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6 Benefits of LED Lighting in Manufacturing

Today’s manufacturers need to operate smarter if they want to move forward. For many, that means adopting new technologies. When it comes to business lighting, the go-to technology is LEDs, a solution that is cost-efficient and sustainable and which improves productivity and streamlines maintenance. Here, we discuss the benefits of LED lighting in the manufacturing sector.

  1. Bulbs that keep on working

Manufacturing facilities require adequate lighting for work to continue. Sometimes, even the failure of a single bulb can result in temporary downtime and with so many bulbs being used across a facility, replacement is a burden on both finances and maintenance staff. What’s more, with plants in operation 24-hours a day, manufacturers need to replace bulbs more often than most other businesses.

The benefit of LEDs is that bulb lifespans are much longer than any other type of luminaire, up to four times longer than fluorescent tubes. On average, they last for 50,000 hours, giving manufacturing plants almost six years of 24-hours a day, 7 days a week illumination. At 8 hours a day, they could last for over 17 years. This longevity reduces the cost of replacement and slashes the amount of downtime and maintenance.

  1. Big reduction in energy costs and CO2 emissions

The rising costs of energy can have a substantial effect on a manufacturing company’s profitability, with businesses spending thousands of pounds a year just on lighting their facilities. LED technology is far more energy-efficient than other types of bulbs as it converts more energy into light and less into heat. Compared to an incandescent bulb of similar brightness, for example, an LED is around 80% more efficient, a figure that translates to an 80% reduction in energy usage. Depending on the types of bulbs you are replacing, adopting LEDs can, therefore, reduce lighting bills by 80%.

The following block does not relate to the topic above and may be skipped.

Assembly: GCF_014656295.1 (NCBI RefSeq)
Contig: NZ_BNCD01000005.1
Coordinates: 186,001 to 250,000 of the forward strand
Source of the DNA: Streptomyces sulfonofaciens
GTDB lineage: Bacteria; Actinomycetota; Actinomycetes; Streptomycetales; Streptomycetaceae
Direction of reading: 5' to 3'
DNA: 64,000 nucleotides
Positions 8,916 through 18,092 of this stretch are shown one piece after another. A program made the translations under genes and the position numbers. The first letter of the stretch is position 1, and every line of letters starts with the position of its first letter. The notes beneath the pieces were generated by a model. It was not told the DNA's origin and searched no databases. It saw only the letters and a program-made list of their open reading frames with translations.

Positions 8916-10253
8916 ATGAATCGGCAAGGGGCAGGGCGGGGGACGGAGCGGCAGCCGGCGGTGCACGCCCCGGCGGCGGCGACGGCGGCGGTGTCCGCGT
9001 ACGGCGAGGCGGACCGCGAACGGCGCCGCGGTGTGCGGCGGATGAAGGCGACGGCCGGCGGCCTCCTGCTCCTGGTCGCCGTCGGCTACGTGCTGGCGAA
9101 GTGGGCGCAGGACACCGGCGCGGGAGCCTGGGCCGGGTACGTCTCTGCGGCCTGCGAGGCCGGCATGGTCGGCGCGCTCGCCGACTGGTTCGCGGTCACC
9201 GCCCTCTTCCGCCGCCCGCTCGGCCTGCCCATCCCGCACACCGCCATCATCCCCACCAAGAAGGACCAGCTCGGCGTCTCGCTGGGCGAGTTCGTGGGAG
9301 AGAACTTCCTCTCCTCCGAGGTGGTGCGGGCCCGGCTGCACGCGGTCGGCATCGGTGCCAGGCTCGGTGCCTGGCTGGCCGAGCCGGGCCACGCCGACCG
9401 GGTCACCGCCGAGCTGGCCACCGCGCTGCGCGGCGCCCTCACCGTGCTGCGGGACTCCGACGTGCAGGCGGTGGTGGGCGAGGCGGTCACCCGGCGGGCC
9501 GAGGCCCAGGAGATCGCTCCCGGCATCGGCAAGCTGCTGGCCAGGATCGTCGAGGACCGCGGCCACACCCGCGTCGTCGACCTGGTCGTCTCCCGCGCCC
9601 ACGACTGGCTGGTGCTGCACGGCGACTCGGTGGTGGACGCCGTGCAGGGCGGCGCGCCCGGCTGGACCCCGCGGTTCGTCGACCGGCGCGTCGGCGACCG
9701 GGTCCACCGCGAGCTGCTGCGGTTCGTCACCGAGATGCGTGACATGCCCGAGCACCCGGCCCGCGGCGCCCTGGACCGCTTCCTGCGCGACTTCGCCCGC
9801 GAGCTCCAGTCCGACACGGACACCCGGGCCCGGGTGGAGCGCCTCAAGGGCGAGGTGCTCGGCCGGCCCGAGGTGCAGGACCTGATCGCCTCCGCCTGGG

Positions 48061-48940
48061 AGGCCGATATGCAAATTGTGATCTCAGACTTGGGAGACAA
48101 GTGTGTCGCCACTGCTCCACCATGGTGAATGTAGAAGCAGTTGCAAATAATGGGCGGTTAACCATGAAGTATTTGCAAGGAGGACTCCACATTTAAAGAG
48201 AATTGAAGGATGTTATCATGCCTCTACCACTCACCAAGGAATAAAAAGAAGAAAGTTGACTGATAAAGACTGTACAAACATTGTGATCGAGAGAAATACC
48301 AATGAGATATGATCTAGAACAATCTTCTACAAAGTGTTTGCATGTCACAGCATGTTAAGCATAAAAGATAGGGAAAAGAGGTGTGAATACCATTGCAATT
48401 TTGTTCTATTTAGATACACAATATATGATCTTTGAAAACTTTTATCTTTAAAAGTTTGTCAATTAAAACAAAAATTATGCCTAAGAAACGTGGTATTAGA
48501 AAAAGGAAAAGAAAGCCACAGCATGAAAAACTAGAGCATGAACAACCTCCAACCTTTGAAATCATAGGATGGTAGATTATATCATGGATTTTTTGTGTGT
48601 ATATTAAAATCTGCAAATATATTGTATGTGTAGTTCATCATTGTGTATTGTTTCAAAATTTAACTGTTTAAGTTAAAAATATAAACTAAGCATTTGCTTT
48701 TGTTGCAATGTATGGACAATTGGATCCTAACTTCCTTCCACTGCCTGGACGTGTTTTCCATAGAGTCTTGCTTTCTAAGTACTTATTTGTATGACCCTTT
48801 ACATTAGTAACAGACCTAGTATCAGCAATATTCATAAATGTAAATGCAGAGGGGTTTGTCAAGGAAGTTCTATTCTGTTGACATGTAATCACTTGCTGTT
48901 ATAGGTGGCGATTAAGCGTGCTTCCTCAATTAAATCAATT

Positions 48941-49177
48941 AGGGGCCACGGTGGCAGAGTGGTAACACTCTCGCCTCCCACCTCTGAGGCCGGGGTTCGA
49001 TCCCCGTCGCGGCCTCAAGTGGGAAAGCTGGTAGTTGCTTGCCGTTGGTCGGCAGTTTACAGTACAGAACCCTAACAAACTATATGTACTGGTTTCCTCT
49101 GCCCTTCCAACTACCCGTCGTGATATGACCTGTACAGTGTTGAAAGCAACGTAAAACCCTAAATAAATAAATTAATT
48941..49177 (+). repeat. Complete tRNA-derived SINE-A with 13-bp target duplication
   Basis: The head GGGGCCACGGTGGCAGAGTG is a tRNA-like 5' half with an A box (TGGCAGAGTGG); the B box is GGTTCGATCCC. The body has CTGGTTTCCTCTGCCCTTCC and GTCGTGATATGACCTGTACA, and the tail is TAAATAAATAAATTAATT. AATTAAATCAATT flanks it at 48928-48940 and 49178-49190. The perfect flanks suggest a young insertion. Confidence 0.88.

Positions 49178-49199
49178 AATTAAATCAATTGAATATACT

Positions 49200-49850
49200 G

From a sustainability perspective, the reduction in energy usage achieved when adopting LEDs also reduces the company’s carbon footprint, helping it achieve sustainability targets and making the brand more appealing to today’s green consumers.

  1. Safer working environments and processes

Fire is a major concern for manufacturing businesses and one of the issues with older bulb technologies is the heat they produce. Incandescent bulbs, in particular, get very hot and this can be a fire risk. Things that come into contact with hot bulbs can ignite, as can gases and materials used in some manufacturing processes. Employees that accidentally come into contact with hot bulbs can also suffer from burns. In comparison, LEDs emit virtually no heat and what little is emitted is dissipated through a heat sink. The risk of fire or burns, therefore, is massively reduced.